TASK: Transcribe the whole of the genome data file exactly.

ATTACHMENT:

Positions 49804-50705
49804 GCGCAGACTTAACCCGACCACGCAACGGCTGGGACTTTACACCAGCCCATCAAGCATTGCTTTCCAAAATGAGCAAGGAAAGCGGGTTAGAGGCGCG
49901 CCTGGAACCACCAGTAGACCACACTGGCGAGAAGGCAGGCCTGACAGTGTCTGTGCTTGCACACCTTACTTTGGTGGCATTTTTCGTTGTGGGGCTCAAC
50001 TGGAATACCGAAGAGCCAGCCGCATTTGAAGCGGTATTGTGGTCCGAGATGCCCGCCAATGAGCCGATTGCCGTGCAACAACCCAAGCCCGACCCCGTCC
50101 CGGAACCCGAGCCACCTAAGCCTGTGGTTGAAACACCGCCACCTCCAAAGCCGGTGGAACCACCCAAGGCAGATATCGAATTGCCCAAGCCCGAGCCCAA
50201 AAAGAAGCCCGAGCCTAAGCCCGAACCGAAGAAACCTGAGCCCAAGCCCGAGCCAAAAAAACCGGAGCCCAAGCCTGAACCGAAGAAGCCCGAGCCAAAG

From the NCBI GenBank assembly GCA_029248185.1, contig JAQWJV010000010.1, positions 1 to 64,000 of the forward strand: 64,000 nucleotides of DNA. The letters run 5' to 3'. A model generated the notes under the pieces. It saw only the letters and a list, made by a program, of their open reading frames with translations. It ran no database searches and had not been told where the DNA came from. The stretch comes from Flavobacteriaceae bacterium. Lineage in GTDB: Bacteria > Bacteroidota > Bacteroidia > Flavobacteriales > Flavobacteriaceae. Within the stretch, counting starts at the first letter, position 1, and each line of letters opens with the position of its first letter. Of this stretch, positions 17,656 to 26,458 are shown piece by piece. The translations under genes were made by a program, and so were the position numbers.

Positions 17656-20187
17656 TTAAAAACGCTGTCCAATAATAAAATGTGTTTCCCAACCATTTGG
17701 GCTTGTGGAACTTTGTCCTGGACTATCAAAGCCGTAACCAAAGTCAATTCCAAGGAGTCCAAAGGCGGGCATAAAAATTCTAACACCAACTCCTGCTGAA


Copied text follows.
Positions 49804-50705
49804 GCGCAGACTTAACCCGACCACGCAACGGCTGGGACTTTACACCAGCCCATCAAGCATTGCTTTCCAAAATGAGCAAGGAAAGCGGGTTAGAGGCGCG
49901 CCTGGAACCACCAGTAGACCACACTGGCGAGAAGGCAGGCCTGACAGTGTCTGTGCTTGCACACCTTACTTTGGTGGCATTTTTCGTTGTGGGGCTCAAC
50001 TGGAATACCGAAGAGCCAGCCGCATTTGAAGCGGTATTGTGGTCCGAGATGCCCGCCAATGAGCCGATTGCCGTGCAACAACCCAAGCCCGACCCCGTCC
50101 CGGAACCCGAGCCACCTAAGCCTGTGGTTGAAACACCGCCACCTCCAAAGCCGGTGGAACCACCCAAGGCAGATATCGAATTGCCCAAGCCCGAGCCCAA
50201 AAAGAAGCCCGAGCCTAAGCCCGAACCGAAGAAACCTGAGCCCAAGCCCGAGCCAAAAAAACCGGAGCCCAAGCCTGAACCGAAGAAGCCCGAGCCAAAG

From the NCBI GenBank assembly GCA_029248185.1, contig JAQWJV010000010.1, positions 1 to 64,000 of the forward strand: 64,000 nucleotides of DNA. The letters run 5' to 3'. A model generated the notes under the pieces. It saw only the letters and a list, made by a program, of their open reading frames with translations. It ran no database searches and had not been told where the DNA came from. The stretch comes from Flavobacteriaceae bacterium. Lineage in GTDB: Bacteria > Bacteroidota > Bacteroidia > Flavobacteriales > Flavobacteriaceae. Within the stretch, counting starts at the first letter, position 1, and each line of letters opens with the position of its first letter. Of this stretch, positions 17,656 to 26,458 are shown piece by piece. The translations under genes were made by a program, and so were the position numbers.

Positions 17656-20187
17656 TTAAAAACGCTGTCCAATAATAAAATGTGTTTCCCAACCATTTGG
17701 GCTTGTGGAACTTTGTCCTGGACTATCAAAGCCGTAACCAAAGTCAATTCCAAGGAGTCCAAAGGCGGGCATAAAAATTCTAACACCAACTCCTGCTGAA